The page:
Saddleback student’s dance and shave against cancer

One Saddleback College student chops off her braids for the St. Baldrick's Foundation. Elizabeth Ortiz/ Lariat.Saddleback's director of outreach and recruitment shaves her head for a good cause in support of raising money for pediatric cancer research. Elizabeth Ortiz/LariatMarianne Celeste said it's the first time ever that the cosmetology department has done an event like this. Lariat/ Elizabeth OrtizTeddy Mora who DJ's for Power 106 came out to support the "Dance and Shave against Cancer" event. Lariat/ELizabeth Ortiz

Deciding to go bald for a good cause takes courage, like participating in a “Shave and Dance Against Cancer” event at Saddleback College, but it also takes going the distance of great lengths to raise funds to fight against pediatric cancer, which this event did on Wednesday, Oct. 29. And one Saddleback College staff member who shaved her hair said she remembers having to forego some drastic treatment to save her own life.

“I shaved to fight childhood cancer because it’s personal to me, I had a brain disorder and know what it’s like to be ill,”said Leslie Humphrey, director of outreach and recruitment. “This is going to such a worthy cause.”

Saddleback’s cosmetology school was in charge of the shave portion of the event.

“This is the first time the cosmetology department has been involved and the most fun we’ve had at an event,” said Marianne Celeste, head of cosmetology.

The other portion was the day-long relay dance marathon and the rules stated that there had to be at least two people on a team and one person had to dance on the floor at all times to be eligible to win a prize.

“I’m dedicating two hours today of non-stop dancing before I go to my exercise class on campus,” said Iman Moujtahed, 23, digital photography and English. “I also woke up early and stayed out very late, but it’s all worth it.”

Power 106’s Teddy Mora came to DJ and the Hollywood Photo Booth came to support the event,  bringing in a bigger crowd.

Cancer kills more children than any other disease or life-threatening illness combined, and St. Baldrick’s Foundation wants to help fight cancer by raising funds and awareness at Saddleback College.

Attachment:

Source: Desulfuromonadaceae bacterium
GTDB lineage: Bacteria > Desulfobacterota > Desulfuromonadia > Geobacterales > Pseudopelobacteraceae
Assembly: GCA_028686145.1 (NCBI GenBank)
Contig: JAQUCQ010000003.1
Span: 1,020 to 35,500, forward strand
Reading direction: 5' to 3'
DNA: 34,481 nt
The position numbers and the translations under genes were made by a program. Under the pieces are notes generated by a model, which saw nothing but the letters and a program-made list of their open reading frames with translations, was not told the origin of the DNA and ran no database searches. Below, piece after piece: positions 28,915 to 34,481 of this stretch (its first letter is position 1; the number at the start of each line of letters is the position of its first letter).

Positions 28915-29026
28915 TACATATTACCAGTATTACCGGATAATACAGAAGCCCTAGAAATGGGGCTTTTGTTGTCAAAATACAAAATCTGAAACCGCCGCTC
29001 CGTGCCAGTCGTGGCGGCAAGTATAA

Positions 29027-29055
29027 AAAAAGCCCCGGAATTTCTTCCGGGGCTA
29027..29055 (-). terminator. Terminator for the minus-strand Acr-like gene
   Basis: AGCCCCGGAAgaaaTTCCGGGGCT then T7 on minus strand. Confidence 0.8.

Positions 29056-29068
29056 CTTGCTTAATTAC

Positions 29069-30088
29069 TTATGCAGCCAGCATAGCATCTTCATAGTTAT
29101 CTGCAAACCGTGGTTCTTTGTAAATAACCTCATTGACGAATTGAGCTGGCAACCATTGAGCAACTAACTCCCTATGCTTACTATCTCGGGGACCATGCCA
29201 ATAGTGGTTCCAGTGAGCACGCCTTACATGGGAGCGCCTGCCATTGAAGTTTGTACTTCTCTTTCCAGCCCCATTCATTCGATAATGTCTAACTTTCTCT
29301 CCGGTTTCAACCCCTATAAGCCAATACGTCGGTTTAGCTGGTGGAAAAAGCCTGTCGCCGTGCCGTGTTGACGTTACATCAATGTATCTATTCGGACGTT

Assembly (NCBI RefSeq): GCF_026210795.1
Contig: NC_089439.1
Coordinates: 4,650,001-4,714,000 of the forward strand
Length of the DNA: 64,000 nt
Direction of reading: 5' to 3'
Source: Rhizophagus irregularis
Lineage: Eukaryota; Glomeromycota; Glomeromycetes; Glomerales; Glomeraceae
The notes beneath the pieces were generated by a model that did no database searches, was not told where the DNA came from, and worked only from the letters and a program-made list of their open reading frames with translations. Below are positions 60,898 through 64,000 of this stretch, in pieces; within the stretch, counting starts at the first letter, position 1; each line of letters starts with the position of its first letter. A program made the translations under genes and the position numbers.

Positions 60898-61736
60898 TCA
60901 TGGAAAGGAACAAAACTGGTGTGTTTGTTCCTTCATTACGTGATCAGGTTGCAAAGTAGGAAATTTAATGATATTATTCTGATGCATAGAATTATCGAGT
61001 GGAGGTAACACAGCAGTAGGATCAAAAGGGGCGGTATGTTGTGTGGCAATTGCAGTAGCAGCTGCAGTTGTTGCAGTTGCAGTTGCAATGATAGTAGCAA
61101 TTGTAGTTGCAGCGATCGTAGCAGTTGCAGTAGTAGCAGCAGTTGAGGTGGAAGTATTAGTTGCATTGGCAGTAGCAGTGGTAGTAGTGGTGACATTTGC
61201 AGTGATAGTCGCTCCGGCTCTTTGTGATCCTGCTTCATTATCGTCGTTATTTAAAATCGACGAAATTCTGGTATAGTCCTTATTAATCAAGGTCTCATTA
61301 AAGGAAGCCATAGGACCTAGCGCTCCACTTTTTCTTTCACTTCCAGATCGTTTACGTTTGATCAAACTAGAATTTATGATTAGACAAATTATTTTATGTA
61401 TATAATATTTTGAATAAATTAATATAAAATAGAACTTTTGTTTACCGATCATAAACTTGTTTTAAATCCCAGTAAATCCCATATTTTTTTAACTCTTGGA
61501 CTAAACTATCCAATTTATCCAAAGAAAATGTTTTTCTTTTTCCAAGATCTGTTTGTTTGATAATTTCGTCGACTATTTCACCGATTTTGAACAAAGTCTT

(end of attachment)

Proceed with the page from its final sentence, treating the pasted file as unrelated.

“My son is fighting brain cancer and pediatric cancers in total receive less than four percent of all national governmental research funds,” said Audra DiPadova, director of student life. “It’s incredibly inadequate. We need more funding for essential research to find cures.”

An amount of $27,226.25 was raised last year on campus with over 88 people participating in the shave portion of the event. This spring the Student Development office is looking to exceed such victory.

Elizabeth, I believe this event was in May of this year. Check it out.

“Researchers say if they can unlock some of these cancers, then they can unlock other adult cancers, “Dipadova said. “Our Saddleback College community has the power to make a tremendous difference for kids fighting cancer.”

The St. Baldrick’s Foundation is a volunteer-driven charity that has funded more than $127 million to support some of the most well-known childhood cancer research experts in the world. Partnering with Saddleback also creates awareness in Orange County.

“It’s awesome to see the Saddleback community coming together, once again, to rally around such an important cause,” said Abigail Freeman, outreach and youth leadership coordinator for MaxLove Project. “I’m shaving again because I’m surrounded by incredible children and [know the] stories of their battles. I also know there’s still a large gap in funding and this event is another step toward our goal of funding crucial research for our kids.”

DiPadova said this is where St. Baldrick’s Foundation comes in as the largest non-governmental funder of pediatric cancer research. Cancer is the No. 1 disease killer of American kids.